John Servis can breathe a little easier: Smarty Jones's final tuneup was flawless.
The trainer watched from the backstretch as his Triple Crown threat worked seven furlongs yesterday morning at Philadelphia Park -- his only timed workout before the Belmont Stakes.
"Absolutely perfect," Servis said. "As far as I'm concerned, we're right on schedule."
With jockey Stewart Elliott aboard, Smarty Jones glided along the track so efficiently his hoofbeats were barely audible as he passed by the grandstand.
Though the time of 1 minute 29.20 seconds was slow, it was the type of work Servis was looking for to keep his Kentucky Derby and Preakness winner content.
"He got to playing a little bit toward the end of his cooling out period, and let out a few squeals," Servis said, "so I may let him get a real strong gallop Tuesday, or something along those lines. I'm real happy where he is right now."
So is Elliott, who rarely works out Smarty.
"He felt super," Elliott said. "He's the same old Smarty Jones."
Of course, there's still a week to go before the Belmont, when Smarty Jones will attempt to become the 12th Triple Crown winner and first since Affirmed in 1978. But to have the final major workout over without incident is a huge relief. Especially since it went so well.
Last year, Funny Cide's final workout before his Triple try was a disaster. The 2003 Derby and Preakness winner blazed five furlongs in 57.80 four days before the Belmont, then finished third in the slop behind Empire Maker.
Servis is well aware of Funny Cide's exploits, as well as what else can occur in the final days before the Belmont.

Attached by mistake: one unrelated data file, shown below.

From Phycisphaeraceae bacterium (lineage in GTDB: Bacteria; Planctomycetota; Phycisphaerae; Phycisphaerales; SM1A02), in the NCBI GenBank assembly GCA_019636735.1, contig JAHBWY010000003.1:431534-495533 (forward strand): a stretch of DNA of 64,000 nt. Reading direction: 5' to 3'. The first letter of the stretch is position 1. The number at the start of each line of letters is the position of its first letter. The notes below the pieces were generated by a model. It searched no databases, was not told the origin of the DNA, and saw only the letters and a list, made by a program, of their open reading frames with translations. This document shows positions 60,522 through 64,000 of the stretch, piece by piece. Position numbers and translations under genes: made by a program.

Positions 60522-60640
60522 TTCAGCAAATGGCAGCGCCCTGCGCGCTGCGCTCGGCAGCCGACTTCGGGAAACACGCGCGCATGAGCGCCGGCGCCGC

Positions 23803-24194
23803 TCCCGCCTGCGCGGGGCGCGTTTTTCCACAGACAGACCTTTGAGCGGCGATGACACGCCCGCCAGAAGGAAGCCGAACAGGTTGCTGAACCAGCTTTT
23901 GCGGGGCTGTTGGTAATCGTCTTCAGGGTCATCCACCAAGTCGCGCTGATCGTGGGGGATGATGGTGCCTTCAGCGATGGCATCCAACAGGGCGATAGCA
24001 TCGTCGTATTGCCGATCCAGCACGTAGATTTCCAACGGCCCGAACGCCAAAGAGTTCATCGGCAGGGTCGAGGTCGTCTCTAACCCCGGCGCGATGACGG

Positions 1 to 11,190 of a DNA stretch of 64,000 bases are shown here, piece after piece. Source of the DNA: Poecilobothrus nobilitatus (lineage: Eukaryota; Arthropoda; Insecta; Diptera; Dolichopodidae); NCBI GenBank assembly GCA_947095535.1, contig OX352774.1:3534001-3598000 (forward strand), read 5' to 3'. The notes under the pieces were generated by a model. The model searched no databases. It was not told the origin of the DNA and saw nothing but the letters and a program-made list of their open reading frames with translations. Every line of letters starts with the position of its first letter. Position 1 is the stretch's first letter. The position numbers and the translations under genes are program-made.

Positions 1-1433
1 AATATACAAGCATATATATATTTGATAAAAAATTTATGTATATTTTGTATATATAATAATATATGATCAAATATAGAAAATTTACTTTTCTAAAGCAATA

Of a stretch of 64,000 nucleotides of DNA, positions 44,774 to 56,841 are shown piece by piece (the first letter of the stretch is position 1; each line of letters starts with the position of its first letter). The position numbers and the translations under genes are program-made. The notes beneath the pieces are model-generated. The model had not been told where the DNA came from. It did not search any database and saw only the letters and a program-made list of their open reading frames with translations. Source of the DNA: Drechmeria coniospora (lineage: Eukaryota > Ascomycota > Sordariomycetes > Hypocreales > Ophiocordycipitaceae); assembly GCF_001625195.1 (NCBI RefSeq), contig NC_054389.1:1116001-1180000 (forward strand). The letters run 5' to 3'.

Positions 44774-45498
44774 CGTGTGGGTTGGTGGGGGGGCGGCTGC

"I try to think positive, but it's a horse race and a whole lot can go wrong," he said. "I can't tell you how many times I've run the best horses and gotten beat. Look at War Emblem stumbling at the gate. And Funny Cide blew out in 58. There are so many things that can go wrong."
Now that Smarty Jones has cleared a major hurdle, his training schedule tapers off: a walk today, a jog Sunday, a gallop early next week, a van ride to Belmont Park either Tuesday night or Wednesday and a gallop or two over a track he has never run on.
And then it's Belmont time, where racing officials are expecting a record crowd nearing 125,000 to watch Smarty Jones try to end racing's longest drought between Triple Crown winners, 26 years.
If he succeeds, Smarty would join Seattle Slew as the only other horse to win the Triple Crown with an undefeated record, and also become racing's richest thoroughbred with earnings totaling nearly $13 million.
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On a non-racing day at Philadelphia Park, about 100 people -- mostly media and horsesmen -- watched Smarty's workout from the rail. A TV helicopter hovered overhead.